“I wanted the audiences to forget this was an animated film,” says filmmaker Will Gluck of his approach to the direction of Sony Pictures Animation’s Peter Rabbit,the new family comedy based on Beatrix Potter’s beloved characters.
“Hopefully, after the first few minutes of getting acclimated to the fact that animals are talking and wearing clothes, it just feels real to the audience.”
In Peter Rabbit, the mischievous and adventurous hero who has captivated generations of readers now takes on the starring role of his own contemporary comedy. In the film, Peter’s feud with Mr. Thomas McGregor (Domhnall Gleeson) escalates to greater heights than ever before as their fight to gain control of McGregor’s coveted vegetable garden and the affections of the warm-hearted animal lover, Bea, who lives next door (Rose Byrne) extends to the Lake District and London.
The animation was overseen by producer Zareh Nalbandian and his company Animal Logic, which previously produced the animated hits The Lego Movie (and its sequel, The Lego Batman Movie) and Happy Feet. “For Will, all the animated characters in Peter Rabbit exist just like the characters played by Rose Byrne and Domhnall Gleeson,” he says.
“As we approached the animation, we had the same kinds of questions for him that the live-action actors might ask. ‘How do you want Benjamin Bunny to feel? How do you want him to emote?’ It’s all about performance. We consider our characters as real characters, so our dialogue with Will was on that level. For our animators, that was fantastic because Will didn’t put restrictions on anything, but it was also immensely challenging. This was probably the most complex film that we’ve made at Animal Logic.”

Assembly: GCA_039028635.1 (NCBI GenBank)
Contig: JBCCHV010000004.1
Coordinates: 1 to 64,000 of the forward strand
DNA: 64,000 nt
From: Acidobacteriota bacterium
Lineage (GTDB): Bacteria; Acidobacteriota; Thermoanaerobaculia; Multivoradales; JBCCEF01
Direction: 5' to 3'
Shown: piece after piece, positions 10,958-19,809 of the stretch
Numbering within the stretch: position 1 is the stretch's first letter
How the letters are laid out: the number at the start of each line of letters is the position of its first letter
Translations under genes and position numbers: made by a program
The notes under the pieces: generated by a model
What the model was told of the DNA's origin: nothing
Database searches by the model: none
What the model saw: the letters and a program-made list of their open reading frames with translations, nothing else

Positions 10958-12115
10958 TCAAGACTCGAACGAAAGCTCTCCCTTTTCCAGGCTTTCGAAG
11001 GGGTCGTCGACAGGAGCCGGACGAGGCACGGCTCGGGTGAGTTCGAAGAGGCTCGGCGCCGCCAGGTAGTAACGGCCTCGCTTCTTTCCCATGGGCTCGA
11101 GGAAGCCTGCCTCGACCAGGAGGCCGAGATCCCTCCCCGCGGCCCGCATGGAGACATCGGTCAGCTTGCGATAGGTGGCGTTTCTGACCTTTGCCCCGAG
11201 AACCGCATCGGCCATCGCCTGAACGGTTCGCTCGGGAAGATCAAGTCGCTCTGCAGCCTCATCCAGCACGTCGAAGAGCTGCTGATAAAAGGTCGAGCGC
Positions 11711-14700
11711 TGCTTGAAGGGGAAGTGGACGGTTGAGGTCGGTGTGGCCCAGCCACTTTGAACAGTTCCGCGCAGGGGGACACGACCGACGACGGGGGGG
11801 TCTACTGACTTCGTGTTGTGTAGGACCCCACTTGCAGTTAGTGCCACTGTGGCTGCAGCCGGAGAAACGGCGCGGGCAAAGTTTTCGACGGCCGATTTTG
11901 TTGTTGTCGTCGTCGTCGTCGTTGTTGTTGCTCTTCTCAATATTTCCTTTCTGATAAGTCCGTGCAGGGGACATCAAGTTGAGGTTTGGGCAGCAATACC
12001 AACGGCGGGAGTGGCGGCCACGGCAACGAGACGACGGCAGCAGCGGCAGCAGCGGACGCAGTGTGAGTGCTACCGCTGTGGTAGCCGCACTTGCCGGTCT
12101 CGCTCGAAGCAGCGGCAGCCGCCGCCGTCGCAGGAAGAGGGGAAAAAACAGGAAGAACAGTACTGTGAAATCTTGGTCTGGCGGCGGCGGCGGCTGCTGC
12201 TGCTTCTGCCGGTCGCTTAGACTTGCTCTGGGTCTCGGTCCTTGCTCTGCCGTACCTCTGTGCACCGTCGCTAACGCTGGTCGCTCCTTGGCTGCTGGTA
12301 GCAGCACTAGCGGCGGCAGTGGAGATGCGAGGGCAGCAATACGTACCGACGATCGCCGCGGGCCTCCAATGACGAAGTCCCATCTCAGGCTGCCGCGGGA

The production ran parallel animation and live action units during principal photography, with editors cutting scenes while the film was shooting, and storyboard artists drawing over cut scenes to represent where the animals might be.
With that, Gluck could get a sense of the film he had shot and the possibilities for animation. And with that, he discovered the great blessing and curse of animation: you can always change it. “You don’t have that in live-action – you shoot the scene, and the scene’s over. In animation, anyone can say, ‘Here’s an idea that could improve the scene.’ And while the animators were sleeping, I was rewriting,” he says – noting that the animators were ready for it. “There were over 400 people working on Peter Rabbit. They were all studying their small portion of the film and coming up with the most wonderful ideas. The ‘what-ifs’ were the fun part of this movie.”
Now playing in Philippine cinemas, Peter Rabbit is distributed in the Philippines by Columbia Pictures, local office of Sony Pictures Releasing International.